Christopher Marlowe, Shakespeare’s rival
On this day in 1564 the playwright Christopher Marlowe was born. Shakespeare was born the same year and the two are often compared. Marlowe’s plays were hugely successful and he was, ostensibly, the better educated of the two since he went to Cambridge, whereas Shakespeare’s formal education ended when he left school aged 18 and had to marry an already pregnant Anne Hathaway.
There is so little substantive evidence for the lives of both Marlowe and Shakespeare that we shall probably never get answers to many questions about their lives and deaths. What we do have for them though, is much of their written output. While Shakespeare normally comes out as top poet, Marlowe’s work is extremely fine.
Here is Marlowe’s Dr Faustus meeting Helen of Troy:
Was this the face that launched a thousand ships
And burnt the topless towers of Ilium?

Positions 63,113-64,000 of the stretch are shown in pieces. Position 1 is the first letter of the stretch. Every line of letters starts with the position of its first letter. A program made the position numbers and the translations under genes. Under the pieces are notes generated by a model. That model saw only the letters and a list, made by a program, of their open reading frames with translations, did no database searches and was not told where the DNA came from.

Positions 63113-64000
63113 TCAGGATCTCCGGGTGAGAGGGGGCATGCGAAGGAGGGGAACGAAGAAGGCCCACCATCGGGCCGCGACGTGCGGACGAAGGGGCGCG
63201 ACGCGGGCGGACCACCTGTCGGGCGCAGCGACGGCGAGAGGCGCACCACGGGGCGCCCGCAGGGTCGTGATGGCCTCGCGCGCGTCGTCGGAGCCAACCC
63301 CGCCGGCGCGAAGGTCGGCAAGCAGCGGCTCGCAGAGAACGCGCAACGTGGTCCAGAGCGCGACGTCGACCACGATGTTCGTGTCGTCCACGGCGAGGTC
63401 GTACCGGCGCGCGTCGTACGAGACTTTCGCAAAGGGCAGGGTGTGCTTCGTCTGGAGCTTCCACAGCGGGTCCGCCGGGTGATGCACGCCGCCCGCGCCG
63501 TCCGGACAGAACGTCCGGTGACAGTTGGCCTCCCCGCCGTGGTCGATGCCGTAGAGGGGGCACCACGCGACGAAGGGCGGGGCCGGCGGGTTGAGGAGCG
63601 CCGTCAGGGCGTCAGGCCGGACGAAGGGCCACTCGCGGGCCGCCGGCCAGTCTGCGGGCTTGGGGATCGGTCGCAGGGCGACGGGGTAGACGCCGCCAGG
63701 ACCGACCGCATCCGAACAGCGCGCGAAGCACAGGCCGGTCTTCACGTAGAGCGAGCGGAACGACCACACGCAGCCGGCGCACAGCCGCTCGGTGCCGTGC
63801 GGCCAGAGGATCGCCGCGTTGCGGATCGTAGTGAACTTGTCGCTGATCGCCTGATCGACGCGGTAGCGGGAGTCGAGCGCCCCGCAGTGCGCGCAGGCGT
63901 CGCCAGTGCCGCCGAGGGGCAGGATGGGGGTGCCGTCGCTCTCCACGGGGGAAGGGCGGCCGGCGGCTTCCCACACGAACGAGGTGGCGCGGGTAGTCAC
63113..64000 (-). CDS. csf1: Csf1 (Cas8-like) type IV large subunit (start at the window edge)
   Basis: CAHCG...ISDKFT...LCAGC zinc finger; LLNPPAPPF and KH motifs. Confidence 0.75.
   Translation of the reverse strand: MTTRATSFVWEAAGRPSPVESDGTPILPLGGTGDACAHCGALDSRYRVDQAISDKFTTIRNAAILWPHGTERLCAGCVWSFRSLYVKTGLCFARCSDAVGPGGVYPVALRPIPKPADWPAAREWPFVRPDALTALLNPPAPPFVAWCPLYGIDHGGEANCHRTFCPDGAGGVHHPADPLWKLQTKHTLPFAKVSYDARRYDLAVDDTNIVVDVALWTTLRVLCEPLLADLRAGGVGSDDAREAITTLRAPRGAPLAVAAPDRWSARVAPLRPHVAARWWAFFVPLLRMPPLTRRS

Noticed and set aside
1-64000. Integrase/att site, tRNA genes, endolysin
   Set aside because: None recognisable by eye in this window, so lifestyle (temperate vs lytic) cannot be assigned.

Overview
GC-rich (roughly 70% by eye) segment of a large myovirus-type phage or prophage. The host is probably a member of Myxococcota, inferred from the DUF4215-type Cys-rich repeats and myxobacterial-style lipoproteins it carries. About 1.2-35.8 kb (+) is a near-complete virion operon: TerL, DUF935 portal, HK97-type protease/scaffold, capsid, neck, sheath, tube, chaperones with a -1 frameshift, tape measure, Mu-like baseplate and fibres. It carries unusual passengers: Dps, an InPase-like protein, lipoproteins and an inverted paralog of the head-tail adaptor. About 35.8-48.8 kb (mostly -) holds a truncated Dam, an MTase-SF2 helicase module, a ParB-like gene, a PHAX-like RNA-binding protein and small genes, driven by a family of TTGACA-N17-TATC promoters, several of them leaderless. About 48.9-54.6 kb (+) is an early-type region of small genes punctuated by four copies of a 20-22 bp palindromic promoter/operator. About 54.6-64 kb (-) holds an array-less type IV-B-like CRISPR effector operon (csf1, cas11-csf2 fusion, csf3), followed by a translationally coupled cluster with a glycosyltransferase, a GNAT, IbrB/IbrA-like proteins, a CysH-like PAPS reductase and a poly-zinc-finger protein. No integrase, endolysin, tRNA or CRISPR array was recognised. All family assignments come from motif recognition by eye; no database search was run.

Sweet Helen, make me immortal with a kiss.
Her lips suck forth my soul; see where it flies!
Come, Helen, come, give me my soul again.
Here will I dwell, for Heaven is in these lips,
And all is dross that is not Helena.
And here is Shakespeare’s Troilus meeting Cressida:
I am giddy; expectation whirls me round.
The imaginary relish is so sweet
That it enchants my sense: what will it be,
When that the watery palate tastes indeed
Love’s thrice ruptured nectar?
I think I prefer Marlowe in this instance.
Today I will try to be objective and not be hasty to judge others.